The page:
In a main intersection hallway of the Metrocentro mall in Nicaragua’s capital city, Managua, you will find a green and white booth that looks like it might take your photo. Instead, it takes your blood pressure, temperature, cholesterol and triglyceride levels, vision information, and weight. Estación Vital, founded by Marcos Lacayo Bosche, provides the "vital station" and these services either free of charge or at very low cost as part of a focused effort to shift Nicaraguans’ approach to their health: from reactive to proactive, from negative to positive.
"With a lot of symptoms, people will say, ‘It’s just a headache’. They don’t consider it might be a symptom of something more serious," says Marcos. He describes the time when a woman stopped at one of the kiosks, and all her results were negative: glucose, cholesterol, blood pressure, weight. She hadn’t visited a doctor in ten years and thought she was healthy. The system recommended that she visit a physician, and she found out that she was in the first stages of cancer. This early detection allowed her to get the treatment she needed.
As of March 2019, over 65,000 users have received over 287,000 evaluations through Estación Vital. They have installed two kiosks in separate locations, and although Nicaragua’s socioeconomic crisis forced them to downsize to one, they plan to install several more in the near future. By collecting additional demographic information at the kiosks, Marcos found out that only 20 percent of their users have health insurance of any kind (private or public). In that context, Estación Vital is helping to fill a big gap in healthcare availability and usage.
By charging for about half of their services, at prices that allow low-income people to access healthcare, Estación Vital is self-sustainable. Even profitable. It serves around 150 people per day, and 30 to 40 percent of them purchase a service. Every kiosk is staffed with paid students in health-related fields who recommend supplements and products that Estación Vital sells at affordable prices. In addition, the staff teach users healthy habits to prevent diseases.
“The kiosk is a magnet that offers you free services, creates a profile,and based on that, offers you a bunch of paid services,” says Marcos. “That mix makes it sustainable and allows us to offer access also to those who cannot pay anything, and to expand to new locations.”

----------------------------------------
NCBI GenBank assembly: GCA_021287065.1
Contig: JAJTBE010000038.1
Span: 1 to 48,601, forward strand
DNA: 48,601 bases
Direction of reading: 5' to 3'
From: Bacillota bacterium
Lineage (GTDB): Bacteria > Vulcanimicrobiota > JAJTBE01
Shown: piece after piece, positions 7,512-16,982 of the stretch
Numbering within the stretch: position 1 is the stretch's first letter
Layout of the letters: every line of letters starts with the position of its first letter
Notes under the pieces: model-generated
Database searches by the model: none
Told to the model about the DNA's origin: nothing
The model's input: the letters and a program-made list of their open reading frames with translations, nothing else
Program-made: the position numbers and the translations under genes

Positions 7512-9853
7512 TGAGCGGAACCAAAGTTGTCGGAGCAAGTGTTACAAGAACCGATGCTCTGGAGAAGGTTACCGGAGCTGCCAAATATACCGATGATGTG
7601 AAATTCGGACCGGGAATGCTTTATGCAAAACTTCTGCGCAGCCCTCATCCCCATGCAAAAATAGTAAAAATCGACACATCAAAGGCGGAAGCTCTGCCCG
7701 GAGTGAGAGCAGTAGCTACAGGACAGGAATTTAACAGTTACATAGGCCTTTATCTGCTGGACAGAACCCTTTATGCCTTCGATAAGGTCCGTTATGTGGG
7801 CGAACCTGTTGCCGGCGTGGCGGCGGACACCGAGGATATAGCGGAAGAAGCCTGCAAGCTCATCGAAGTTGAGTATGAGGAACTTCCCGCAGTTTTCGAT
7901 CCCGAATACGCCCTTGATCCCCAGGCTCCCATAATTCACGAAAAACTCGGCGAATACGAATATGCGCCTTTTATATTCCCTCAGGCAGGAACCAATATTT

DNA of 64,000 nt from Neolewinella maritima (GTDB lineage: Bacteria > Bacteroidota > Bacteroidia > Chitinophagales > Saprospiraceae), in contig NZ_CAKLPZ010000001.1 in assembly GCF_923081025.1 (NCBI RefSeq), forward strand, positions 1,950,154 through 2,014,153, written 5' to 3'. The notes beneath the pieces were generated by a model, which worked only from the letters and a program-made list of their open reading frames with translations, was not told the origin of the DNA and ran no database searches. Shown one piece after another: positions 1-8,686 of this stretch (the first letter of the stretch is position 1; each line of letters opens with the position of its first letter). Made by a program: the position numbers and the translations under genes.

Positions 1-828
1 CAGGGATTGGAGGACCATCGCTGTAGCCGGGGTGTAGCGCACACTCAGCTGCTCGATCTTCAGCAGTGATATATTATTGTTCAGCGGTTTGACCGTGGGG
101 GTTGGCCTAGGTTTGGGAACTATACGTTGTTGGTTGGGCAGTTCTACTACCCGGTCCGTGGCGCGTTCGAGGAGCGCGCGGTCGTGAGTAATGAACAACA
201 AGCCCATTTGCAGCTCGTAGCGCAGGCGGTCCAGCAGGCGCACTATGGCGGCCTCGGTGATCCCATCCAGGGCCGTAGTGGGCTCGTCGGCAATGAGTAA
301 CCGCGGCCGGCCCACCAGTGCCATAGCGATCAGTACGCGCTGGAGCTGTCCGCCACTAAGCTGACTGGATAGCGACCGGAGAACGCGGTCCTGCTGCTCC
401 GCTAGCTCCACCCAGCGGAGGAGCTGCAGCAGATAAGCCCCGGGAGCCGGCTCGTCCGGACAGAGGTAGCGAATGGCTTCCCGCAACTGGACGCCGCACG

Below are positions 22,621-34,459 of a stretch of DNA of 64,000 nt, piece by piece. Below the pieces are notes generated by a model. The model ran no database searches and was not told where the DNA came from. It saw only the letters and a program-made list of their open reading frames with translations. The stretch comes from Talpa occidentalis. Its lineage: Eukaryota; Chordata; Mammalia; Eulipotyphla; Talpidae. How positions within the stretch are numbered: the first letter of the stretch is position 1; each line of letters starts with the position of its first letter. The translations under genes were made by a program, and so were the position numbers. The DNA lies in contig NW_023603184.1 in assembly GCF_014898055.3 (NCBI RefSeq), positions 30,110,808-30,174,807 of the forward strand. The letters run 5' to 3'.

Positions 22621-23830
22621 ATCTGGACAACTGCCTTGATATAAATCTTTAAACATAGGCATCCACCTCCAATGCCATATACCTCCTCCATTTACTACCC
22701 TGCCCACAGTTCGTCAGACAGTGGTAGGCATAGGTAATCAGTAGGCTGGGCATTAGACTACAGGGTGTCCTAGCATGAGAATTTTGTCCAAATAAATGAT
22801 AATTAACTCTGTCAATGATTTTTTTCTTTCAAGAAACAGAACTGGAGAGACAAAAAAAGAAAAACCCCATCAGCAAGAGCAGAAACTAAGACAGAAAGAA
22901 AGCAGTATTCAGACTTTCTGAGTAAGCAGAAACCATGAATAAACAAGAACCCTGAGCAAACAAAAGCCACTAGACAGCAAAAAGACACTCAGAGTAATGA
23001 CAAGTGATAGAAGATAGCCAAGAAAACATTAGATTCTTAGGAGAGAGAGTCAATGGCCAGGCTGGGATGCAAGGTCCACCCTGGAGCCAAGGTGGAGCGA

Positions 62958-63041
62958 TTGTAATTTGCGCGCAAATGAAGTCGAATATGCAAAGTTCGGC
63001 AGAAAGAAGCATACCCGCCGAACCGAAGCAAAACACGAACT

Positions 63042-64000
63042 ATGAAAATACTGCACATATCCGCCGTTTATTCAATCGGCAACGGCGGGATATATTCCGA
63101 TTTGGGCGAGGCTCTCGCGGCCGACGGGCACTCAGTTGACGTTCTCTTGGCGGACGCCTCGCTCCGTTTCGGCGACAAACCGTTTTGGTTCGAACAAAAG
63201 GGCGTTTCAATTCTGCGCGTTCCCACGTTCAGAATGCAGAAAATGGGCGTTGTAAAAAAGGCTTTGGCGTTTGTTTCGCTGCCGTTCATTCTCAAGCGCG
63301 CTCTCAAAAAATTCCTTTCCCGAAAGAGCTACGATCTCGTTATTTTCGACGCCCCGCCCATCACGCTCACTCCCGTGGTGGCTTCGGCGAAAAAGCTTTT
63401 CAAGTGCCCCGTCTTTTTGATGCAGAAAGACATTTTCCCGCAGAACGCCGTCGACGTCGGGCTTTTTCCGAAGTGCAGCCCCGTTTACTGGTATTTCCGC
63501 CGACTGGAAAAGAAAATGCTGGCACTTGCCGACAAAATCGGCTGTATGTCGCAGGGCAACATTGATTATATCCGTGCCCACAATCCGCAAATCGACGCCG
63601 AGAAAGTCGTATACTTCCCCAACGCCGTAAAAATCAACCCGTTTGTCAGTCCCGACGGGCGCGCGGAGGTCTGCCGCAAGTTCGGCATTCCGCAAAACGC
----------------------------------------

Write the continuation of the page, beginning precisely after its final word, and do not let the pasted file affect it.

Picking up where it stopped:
Another resource that helps sustain the business is an alliance with cell phone service provider Telefónica. Through the platform, Telefónica clients can receive daily recommendations from physicians via text messages for a small fee. Estación Vital also has a mobile app that gives access to healthcare professionals for general concerns.
As part of a new program, Accelerating Healthcare Access (AHA!), Marcos will soon be working with Philips’ Head of Marketing for Latin America, David Sotomayor, to explore ways in which Estación Vital and Philips can benefit from each other’s data, methods and networks, among other resources - all with the aim on increasingly health outcomes. Mr. Sotomayorsaid, “Marcos is doing exactly what I have been looking for in my relationship program with some non-governmental organizations and startups: access and digital models.”
In the next year, Estación Vital will install five more kiosks in Nicaragua. Marcos also plans to offer low-cost health and life insurance and to add a membership program that will give access to many more health services, including appointments and home-care. More services can easily be added to each kiosk in the future, and the approach has the potential to be replicated across Latin America. Expanding to other Central American countries is part of the plan, with the aim of having 40 to 50 kiosks up and running in five years.
Marcos’s parents, a doctor and a PhD in public health, have devoted their lives to improving Nicaraguans’ wellbeing, and they encouraged him from an early age to do whatever he could for his country and its people. In addition to founding and leading Estación Vital, Marcos further helps those in need as a volunteer firefighter.
Originally published on the Forbes blog - March 27, 2019